Lifelogger POV camera
The dorkitudinal Lifelogger is an alway-on POV camera that looks like a Bluetooth headset, the large camera unit counterbalanced by a headband that wraps around from ear to ear. The eye-level mount means you always record what you’re looking at, but it also makes you look like you work in a call center. Available December.$249
TYLT Energi Travel Charger 2K
TYLT's Energi Travel Charger 2K is a regular USB wall charger, only it packs a built-in 2,200mAh battery and comes in at the same price as most regular (battery-free) chargers. The fold-out prongs let it sleep safely in your bag until needed, and the colored LED indicators tells you how much is left in the tank. I wonder why all chargers aren't this clever. $30
Range smart thermometer
Supermechanical’s Range thermometer looks as good as the beautiful (universal) app it works with. It’s a food-probe thermometer that comes in two models – one long and rounded, for sticking into cooking pots, and one short and sharp, for jabbing into meat. Both plug into your iPhone’s headphone socket, letting you set temperature alerts, check graphs and look up USDA temperature recommendations. $70
Satechi’s LightMate is what would happen if Jedis carried iPhones. The lightsaber-shaped emergency LED light can work as a lamp or, if you remove the “saber,” as a flashlight. It’s waterproof, is designed to smash car windows (for escape, not for burglary) and the (swappable) lithium-ion battery can be used to juice your iPhone via its USB port. $30
La Sardina Birds of Paradise DIY bundle
Imagine a sardine can made into a camera. Well done – you just imagined La Sardina, a plastic camera based on the classic sardine tin. Lomography's wide-angle shooter is so DIY it comes with a screwdriver to help customize it. The lo-fi Lomo film camera now comes in pretty versions with decorative skins, like this Bird of Paradise “dress.” Get ready for summer. $109
Photojojo’s Power Purse is a place to protect your phone and also provide portable power. It works like a regular clutch purse, only it has a secret 2,600mAh battery inside to recharge your iPhone on the go. We all have a friend who leaves the house with their iPhone at like 15 percent every frickin’ day. If that friend is into pink or polka dots, you should buy him/her this as a gift, if only for your own peace of mind. $49
This Tower of power extends outlets from the floor and puts them up by your desktop. It packs two 2.1A USB ports plus four regular power outlets with circuit breakers, and the base is weighted to stop it from tipping over. There’s even a little plastic mesh pocket to keep your iPad safe while it charges. $99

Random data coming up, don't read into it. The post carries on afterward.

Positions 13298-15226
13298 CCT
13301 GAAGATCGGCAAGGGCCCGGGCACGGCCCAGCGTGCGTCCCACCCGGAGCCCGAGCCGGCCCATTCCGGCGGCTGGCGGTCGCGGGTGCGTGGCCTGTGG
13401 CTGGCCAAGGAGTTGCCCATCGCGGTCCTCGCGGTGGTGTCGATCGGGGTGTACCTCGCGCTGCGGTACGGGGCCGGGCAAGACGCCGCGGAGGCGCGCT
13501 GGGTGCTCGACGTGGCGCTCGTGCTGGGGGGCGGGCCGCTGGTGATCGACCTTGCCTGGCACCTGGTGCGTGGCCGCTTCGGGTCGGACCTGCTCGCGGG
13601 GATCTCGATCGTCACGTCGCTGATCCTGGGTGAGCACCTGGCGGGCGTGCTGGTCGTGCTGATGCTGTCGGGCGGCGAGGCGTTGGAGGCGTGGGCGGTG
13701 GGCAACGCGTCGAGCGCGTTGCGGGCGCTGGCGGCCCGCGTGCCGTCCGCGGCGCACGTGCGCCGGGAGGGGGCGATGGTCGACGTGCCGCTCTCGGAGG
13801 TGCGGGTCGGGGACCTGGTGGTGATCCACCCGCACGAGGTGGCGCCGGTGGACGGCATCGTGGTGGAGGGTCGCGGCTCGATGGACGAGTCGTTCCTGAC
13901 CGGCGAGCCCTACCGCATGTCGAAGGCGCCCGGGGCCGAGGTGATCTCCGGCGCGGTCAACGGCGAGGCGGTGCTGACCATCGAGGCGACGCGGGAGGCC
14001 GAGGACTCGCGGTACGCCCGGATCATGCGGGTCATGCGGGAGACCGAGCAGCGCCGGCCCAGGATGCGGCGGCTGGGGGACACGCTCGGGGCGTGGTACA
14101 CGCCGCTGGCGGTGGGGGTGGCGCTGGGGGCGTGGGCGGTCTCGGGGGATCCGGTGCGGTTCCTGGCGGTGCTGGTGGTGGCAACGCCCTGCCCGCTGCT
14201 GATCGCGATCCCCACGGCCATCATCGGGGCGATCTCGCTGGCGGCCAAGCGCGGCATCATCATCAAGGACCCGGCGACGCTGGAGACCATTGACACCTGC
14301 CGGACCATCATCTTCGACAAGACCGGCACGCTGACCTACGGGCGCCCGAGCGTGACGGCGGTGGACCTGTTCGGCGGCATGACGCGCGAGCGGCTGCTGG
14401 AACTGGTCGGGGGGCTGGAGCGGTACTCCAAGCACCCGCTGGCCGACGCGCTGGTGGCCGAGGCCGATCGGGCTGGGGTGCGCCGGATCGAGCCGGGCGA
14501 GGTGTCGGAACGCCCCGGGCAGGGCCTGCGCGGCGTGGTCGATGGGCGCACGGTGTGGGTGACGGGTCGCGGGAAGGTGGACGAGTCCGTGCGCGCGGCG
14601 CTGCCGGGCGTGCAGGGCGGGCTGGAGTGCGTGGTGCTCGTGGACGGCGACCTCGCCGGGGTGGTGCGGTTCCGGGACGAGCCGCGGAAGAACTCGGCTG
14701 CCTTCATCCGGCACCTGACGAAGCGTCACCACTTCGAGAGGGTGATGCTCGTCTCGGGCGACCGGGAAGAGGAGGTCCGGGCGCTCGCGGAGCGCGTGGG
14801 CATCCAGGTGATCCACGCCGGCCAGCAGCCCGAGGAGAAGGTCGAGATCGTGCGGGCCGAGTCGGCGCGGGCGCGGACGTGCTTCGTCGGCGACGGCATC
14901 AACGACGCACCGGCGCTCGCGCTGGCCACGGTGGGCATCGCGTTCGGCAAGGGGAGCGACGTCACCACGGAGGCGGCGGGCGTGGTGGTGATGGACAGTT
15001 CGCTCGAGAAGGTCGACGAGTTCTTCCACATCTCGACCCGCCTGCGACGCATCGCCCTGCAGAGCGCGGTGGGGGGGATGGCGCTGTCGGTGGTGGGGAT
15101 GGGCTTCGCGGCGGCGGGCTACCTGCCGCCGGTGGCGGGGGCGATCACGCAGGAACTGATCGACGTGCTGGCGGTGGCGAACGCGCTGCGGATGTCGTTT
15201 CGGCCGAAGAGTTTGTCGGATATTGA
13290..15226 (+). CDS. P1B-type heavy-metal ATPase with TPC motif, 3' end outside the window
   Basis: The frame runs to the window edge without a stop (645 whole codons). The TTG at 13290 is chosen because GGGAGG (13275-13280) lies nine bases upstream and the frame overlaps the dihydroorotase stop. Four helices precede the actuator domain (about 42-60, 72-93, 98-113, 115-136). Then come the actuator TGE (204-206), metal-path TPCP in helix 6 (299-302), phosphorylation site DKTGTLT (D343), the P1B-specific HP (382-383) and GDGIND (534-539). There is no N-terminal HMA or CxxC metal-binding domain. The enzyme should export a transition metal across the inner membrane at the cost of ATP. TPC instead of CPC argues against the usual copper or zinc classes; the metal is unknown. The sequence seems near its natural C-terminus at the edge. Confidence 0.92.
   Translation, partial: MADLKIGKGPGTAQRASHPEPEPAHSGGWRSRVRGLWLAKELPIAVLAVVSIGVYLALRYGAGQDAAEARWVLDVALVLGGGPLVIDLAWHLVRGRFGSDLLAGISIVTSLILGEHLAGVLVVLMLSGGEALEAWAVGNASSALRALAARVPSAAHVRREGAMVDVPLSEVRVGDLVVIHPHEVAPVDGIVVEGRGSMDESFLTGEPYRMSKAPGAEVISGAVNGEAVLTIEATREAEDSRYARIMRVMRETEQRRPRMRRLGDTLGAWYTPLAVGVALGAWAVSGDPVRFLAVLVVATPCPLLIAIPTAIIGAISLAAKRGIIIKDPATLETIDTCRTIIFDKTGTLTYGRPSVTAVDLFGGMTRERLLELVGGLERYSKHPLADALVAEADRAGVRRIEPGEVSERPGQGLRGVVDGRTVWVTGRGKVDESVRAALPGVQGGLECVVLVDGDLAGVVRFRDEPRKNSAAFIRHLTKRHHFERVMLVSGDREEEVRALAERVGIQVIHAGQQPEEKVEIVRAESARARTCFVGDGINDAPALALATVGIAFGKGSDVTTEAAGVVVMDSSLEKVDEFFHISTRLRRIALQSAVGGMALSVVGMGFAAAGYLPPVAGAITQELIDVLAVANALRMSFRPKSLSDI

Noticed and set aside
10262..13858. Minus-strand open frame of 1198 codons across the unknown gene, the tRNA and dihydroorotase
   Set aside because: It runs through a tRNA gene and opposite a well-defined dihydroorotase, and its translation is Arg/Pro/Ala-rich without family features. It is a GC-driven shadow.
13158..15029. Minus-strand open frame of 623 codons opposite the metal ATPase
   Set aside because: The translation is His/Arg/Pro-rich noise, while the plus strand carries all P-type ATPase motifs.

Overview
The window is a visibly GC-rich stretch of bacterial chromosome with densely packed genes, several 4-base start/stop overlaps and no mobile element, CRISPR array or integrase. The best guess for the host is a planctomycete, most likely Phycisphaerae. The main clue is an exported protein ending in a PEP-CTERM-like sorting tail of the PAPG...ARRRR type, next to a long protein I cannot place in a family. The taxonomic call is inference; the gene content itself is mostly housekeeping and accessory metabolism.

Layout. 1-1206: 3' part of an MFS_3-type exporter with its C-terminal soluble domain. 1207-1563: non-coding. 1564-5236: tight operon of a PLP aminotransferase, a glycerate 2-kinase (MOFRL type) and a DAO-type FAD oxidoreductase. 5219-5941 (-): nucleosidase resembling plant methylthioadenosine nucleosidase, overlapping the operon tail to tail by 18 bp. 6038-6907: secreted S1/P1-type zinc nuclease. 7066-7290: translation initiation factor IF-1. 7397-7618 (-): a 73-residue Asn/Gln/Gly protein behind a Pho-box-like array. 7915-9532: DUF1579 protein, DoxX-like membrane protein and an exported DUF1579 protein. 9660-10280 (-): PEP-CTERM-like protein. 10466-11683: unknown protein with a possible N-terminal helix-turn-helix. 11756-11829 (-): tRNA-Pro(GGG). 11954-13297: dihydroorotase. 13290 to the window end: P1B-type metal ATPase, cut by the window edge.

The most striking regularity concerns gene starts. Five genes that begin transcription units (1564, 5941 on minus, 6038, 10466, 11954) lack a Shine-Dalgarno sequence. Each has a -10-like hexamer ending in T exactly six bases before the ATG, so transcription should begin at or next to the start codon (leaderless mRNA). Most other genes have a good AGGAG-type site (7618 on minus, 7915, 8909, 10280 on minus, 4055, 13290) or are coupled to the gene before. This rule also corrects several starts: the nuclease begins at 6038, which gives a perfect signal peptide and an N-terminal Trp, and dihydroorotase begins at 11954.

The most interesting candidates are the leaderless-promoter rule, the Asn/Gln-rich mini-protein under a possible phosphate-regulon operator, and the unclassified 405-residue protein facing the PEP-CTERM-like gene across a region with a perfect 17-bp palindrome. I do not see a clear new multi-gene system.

Cooking, charging, camera-ing and generally staying out-of-doors are the themes this week. But if you are stuck inside out of the sun, don’t worry – we have you covered too.
This week we get cooking with a gadget-charging camping stove and a slick, iPhone-friendly food thermometer. We also do DIY projects (without tenderizing our thumbs) with the German Latthammer, charge our flagging phones with a purse that packs a built-in battery, and record everything using the super-dorky Lifelogger camera. Is the sun shining? Yes it is!
The TYLT RUGGD is an iPad Air case that makes protection its priority. Its tough outer shell, triple reinforced corners, and “micro energy absorbing cushions” make it ideal for clumsy commuters who want to make sure their beloved tablet doesn’t get damaged on the train to work.
RUGGD by TYLT Category: Cases Works With: iPad Air Price: $49.99
It’s also practical, with a built-in kickstand for watching movies on the go, and its two-tone design aims to provide a striking look that’s “more awesome that any other [iPad] case on the planet.”
The RUGGD is available in gray and green, and it costs $49.99. Let’s find out if it’s worth it.
I’ve applied dozens of screen protectors to my iPhones over the years, and I’d say less than 10% of them actually went on straight. They almost always go on wonky first time, and that means pulling them away and applying them again.
ALIN by TYLT Category: Screen Protectors Works With: iPhone 5/5s Price: $25
Fortunately, I don’t have to worry about this anymore, because I have the ALIN from TYLT. The ALIN plastic alignment tool that clips into the side of your iPhone 5 or iPhone 5s and ensures that every single screen protector you apply goes on completely straight first time.
It takes the hassle out of the whole process, and it turns a ten-minute job into a two-minute one. And as you might expect, ALIN is reusable, so you can keep hold of it and put it to work every time you need to apply a new screen protector.
ALIN costs $25, and for that you get the alignment tool, plus four screen protectors — three clear ones, and one anti-glare one. Is it worth your money?
LAS VEGAS, CES 2013 – I always pack two cases when I’m about to embark on heavy travel with my iPhone: a battery case and my trusty Incipio Feather Ultralight case. I realize toting extra juice is a necessity I have to live with, but I haven’t yet found a serious battery case with dimensions I can live with — I simply hate the bulkiness. This means I’m often stuck balancing my need for my juice with my want for less bulk by constantly swapping cases, and frankly, it’s a pain in the ass.